OceanStore: An Infrastructure for Global-Scale Persistent Storage. John Kubiatowicz, David Bindel, Yan Chen, Steven Czerwinski, Patrick Eaton, Dennis Geels, Ramakrishna Gummadi, Sean Rhea, Hakim Weatherspoon, Westley Weimer, Chris Wells, Ben Zhao.
John Kubiatowicz, David Bindel, Yan Chen, Steven Czerwinski, Patrick Eaton, Dennis Geels, Ramakrishna Gummadi, Sean Rhea, Hakim Weatherspoon, Westley Weimer, Chris Wells, Ben Zhao
A few slides have been borrowed from the authors’ presentations
Source: Berkeley OceanStore Website
What is Oceanstore?
Where is persistent information stored?
20th-century tie between location and content outdated
In world-scale system, locality is key
How is it protected?
Can disgruntled employee of ISP sell your secrets?
Can’t trust anyone (how paranoid are you?)
Can we make it indestructible?
Want our data to survive “the big one”!
Highly resistant to hackers (denial of service)
Wide-scale disaster recovery
Is it hard to manage?
Worst failures are human-related
Want automatic (introspective) diagnosis and repair
Mark Weiser from Xerox: Transparent computing is the ultimate goal. Computers should disappear into the background
In the context of storage:
Don’t want to worry about backup
Don’t want to worry about obsolescence
Need lots of resources to make data secure and highly available, BUT don’t want to own them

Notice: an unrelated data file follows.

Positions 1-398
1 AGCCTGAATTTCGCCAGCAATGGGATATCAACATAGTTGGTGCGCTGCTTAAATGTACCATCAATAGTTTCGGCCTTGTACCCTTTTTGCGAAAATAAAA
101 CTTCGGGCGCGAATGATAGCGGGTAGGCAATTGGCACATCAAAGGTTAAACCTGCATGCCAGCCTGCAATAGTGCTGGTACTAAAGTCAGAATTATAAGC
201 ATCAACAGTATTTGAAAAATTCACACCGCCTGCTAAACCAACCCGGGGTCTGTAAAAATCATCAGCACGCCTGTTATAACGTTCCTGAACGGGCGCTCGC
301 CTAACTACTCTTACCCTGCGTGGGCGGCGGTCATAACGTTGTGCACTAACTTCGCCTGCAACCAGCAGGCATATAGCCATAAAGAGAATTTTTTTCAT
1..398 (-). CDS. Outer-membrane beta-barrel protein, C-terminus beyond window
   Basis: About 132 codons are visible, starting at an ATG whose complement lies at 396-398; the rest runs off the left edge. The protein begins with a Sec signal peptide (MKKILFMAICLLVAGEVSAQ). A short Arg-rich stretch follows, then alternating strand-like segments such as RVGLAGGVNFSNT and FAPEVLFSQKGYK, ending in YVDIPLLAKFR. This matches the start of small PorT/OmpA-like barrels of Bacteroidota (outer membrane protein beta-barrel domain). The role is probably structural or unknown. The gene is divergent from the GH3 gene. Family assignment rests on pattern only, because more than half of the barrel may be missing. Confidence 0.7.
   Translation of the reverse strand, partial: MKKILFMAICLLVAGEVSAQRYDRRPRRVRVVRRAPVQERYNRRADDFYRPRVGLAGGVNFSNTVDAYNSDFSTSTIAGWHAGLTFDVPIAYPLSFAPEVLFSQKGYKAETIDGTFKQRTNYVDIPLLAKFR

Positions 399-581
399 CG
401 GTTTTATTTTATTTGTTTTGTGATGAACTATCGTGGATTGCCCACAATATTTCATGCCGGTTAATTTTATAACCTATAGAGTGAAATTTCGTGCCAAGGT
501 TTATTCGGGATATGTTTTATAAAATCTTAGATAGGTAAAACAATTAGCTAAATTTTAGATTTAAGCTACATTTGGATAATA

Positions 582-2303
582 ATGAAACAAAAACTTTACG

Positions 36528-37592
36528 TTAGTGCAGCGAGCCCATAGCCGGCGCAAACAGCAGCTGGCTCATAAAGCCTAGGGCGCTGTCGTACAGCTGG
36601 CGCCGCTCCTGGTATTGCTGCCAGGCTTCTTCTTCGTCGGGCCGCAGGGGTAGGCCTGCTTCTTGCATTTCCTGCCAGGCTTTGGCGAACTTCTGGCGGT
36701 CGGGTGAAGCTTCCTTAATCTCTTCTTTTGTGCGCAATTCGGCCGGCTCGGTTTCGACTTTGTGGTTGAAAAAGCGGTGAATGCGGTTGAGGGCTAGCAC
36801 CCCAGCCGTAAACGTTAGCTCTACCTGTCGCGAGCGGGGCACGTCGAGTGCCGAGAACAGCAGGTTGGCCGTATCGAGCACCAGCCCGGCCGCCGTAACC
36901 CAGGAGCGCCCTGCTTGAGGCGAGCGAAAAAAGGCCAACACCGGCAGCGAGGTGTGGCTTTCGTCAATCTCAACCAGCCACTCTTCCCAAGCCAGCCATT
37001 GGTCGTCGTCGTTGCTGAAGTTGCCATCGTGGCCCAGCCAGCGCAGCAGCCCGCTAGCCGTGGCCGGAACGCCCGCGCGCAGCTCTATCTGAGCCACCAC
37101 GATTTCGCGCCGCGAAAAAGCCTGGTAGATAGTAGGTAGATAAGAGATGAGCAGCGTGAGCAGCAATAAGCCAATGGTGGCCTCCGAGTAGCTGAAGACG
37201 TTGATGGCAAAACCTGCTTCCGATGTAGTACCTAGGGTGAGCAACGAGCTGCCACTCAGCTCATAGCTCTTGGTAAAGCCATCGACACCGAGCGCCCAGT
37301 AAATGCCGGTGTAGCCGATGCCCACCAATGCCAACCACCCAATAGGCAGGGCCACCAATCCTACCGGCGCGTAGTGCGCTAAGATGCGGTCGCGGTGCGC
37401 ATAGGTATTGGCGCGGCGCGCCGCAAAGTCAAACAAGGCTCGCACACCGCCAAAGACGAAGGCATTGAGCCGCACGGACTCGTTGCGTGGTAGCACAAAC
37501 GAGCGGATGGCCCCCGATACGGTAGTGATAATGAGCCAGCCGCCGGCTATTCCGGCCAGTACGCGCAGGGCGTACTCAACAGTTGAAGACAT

Outsourcing of storage already becoming popular
Pay monthly fee and your “data is out there”
Monthly fee paid to one service provider
Companies buy and sell capacity from each otherUtility-based Infrastructure
Group calendar, contacts
Distributed design tools
Computer Supported Cooperative Work
A small number of servers may crash or leak information
most of the servers functioning correctly
financially “responsible party” of servers ensure integrity
but only clients trusted with cleartext
data divorced from location
flows freely within the storage infrastructure
promiscuouscaching: “anywhere, anytime”
location important for performance
dynamic system tuning through introspection
The Bayou System (Xerox PARC) is a platform of replicated, highly-available, variable-consistency, databases on which collaborative applications can be built. It caters to portable devices having intermittent connections.
Simple parity bits, or generalized Reed-Solomon codes
can be used to implement it.